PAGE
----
‘Everything is fine’: Chinese state media publishes email ‘from tennis star Peng Shuai’ denying she is missing and saying sex abuse claims against vice-premier are false as WTA chief says it is ‘hard to believe’ she wrote it
Fears are mounting for the safety of Chinese tennis ace Peng Shaui who has not been seen since accusing the country’s former vice premier of rape.
It comes after Chinese state media published an English-language email they claimed was written by Peng which said: ‘I’m not missing, nor am I unsafe. I’ve just been resting at home and everything is fine.’
Steve Simon, the head of the Women’s Tennis Association, said he has a ‘hard time believing’ that Peng wrote the email herself and it ‘only raises my concerns as to her safety and whereabouts.’
Simon said that nobody from the WTA has been in direct contact with Peng since she accused 75-year-old Communist party official Zhang Gaoli of coercing her into sex on Chinese social media two weeks ago.
Peng Shuai, 35, a Chinese tennis star, has not been seen since November 2 when she posted on social media accusing a senior Communist official of sexual abuse
Fears grew for her safety Wednesday as Chinese state media published what they claimed was an email written by her saying ‘I’ve just been resting at home and everything is fine’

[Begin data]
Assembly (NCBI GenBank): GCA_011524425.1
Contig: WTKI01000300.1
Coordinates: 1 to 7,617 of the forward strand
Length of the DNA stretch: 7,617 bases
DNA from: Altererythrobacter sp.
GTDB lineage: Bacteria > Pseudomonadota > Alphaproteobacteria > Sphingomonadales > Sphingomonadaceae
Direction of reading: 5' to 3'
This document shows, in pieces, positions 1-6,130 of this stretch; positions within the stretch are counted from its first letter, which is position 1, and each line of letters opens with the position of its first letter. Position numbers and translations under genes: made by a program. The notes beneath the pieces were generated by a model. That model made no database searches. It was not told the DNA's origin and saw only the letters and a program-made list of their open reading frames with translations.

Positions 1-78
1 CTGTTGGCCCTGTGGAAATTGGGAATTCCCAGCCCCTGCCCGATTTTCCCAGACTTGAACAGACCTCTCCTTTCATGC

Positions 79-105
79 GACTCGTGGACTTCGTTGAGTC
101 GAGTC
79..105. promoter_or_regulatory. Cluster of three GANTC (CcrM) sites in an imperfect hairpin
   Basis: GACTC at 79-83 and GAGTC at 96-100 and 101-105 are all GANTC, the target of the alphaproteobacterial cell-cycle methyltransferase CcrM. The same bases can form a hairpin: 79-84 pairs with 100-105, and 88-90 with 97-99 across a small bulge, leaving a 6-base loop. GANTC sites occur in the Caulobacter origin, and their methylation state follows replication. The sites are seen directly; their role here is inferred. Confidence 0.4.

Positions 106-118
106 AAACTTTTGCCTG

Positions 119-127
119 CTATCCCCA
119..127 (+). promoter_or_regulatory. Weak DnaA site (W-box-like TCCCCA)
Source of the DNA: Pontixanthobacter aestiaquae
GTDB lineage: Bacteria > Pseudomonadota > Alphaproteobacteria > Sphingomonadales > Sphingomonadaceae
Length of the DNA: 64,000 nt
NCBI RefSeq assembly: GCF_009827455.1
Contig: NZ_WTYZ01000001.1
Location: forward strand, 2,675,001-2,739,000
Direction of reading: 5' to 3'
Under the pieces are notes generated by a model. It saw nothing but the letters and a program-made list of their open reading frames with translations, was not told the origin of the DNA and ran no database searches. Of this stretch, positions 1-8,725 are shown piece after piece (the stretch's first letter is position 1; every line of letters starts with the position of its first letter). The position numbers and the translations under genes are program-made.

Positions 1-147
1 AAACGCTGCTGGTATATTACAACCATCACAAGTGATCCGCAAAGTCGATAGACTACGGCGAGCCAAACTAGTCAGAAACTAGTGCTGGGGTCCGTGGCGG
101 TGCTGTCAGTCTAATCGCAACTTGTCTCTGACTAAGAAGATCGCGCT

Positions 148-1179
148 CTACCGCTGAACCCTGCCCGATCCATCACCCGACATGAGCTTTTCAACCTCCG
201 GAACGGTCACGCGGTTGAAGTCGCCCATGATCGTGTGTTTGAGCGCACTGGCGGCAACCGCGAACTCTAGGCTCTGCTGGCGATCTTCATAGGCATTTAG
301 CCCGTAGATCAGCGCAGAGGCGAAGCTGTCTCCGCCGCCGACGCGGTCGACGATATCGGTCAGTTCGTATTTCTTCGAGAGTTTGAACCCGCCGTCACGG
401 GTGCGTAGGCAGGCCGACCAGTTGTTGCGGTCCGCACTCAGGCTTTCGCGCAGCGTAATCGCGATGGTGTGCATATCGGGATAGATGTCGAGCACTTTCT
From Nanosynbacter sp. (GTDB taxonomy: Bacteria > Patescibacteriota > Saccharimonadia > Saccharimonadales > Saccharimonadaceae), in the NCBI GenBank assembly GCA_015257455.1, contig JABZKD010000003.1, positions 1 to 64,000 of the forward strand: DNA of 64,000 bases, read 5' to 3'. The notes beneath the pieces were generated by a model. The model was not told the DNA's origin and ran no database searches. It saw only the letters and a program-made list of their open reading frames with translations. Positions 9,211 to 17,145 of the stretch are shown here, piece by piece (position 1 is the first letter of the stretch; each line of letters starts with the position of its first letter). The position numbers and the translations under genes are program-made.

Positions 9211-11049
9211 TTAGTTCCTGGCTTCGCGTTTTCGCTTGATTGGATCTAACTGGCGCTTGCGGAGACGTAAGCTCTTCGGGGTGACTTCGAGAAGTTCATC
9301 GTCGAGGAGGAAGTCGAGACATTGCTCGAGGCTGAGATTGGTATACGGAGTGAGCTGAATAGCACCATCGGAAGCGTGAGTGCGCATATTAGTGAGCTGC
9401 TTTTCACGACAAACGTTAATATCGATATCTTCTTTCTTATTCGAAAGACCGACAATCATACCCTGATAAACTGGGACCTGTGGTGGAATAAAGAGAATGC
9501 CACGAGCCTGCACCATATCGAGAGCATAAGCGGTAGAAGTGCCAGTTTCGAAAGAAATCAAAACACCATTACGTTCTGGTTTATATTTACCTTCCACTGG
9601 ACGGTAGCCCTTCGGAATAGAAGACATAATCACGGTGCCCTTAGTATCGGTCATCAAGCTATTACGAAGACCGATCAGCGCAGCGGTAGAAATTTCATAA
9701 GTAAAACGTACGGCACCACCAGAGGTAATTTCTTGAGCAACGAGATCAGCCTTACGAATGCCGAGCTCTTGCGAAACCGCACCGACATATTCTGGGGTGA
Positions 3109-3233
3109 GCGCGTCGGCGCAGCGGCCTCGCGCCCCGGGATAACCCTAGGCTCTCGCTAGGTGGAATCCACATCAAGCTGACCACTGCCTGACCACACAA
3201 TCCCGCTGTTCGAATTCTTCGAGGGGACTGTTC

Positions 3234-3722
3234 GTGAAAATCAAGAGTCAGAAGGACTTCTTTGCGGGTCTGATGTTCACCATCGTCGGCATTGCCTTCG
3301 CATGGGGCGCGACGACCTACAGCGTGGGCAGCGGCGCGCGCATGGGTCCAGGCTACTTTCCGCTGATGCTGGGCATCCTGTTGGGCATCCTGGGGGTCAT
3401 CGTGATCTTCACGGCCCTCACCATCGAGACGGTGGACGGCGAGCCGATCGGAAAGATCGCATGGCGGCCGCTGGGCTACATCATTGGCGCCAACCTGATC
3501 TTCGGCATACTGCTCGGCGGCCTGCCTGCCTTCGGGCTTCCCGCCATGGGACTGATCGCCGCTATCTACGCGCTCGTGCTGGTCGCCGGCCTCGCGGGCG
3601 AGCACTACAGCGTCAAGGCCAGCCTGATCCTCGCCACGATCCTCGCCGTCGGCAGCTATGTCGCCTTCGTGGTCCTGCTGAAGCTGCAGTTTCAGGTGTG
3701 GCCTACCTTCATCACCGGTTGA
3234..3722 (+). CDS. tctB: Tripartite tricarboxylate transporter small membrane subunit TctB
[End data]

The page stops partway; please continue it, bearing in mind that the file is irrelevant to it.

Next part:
‘The statement released today by Chinese state media concerning Peng Shuai only raises my concerns as to her safety and whereabouts,’ 彼は言った.
‘I have a hard time believing that Peng Shuai actually wrote the email we received or believes what is being attributed to her.’
The email published by CTGN says: ‘Hello everyone this is Peng Shuai,
‘Regarding the recent news released on the official website of the WTA, the content has not been confirmed or verified by myself and it was released without my consent.
Peng claimed to have been involved in a ten-year affair with Zhang Gaoli (写真), saying he sexually assaulted her in 2018
‘The news in that release, including the allegation of sexual assault, is not true. I’m not missing, nor am I unsafe. I’ve just been resting at home and everything is fine.
‘Thank you again for caring about me.
‘If the WTA publishes any more news about me, please verify it with me, and release it with my consent. As a professional tennis player, I think you all for your companionship and consideration.
‘I hope to promote Chinese tennis with you all if I have the chance in the future. I hope Chinese tennis will become better and better.
‘Once again, thank you for your consideration.’
Social media users were quick to point out oddities with the email, including that Peng opens ‘hello everyone’ even though it was allegedly a private correspondence addressed to Simon.
They also pointed out that a typing cursor appears in the middle of one of the sentences, suggesting the ‘email’ is actually a screenshot taken directly from a document that is open in a word processor.
Advocacy group Chinese Human Rights Defenders added that the email ‘should not be taken at face value’, and that the Chinese state has a history of arbitrarily detaining people who implicate the government or its officials in wrongdoing.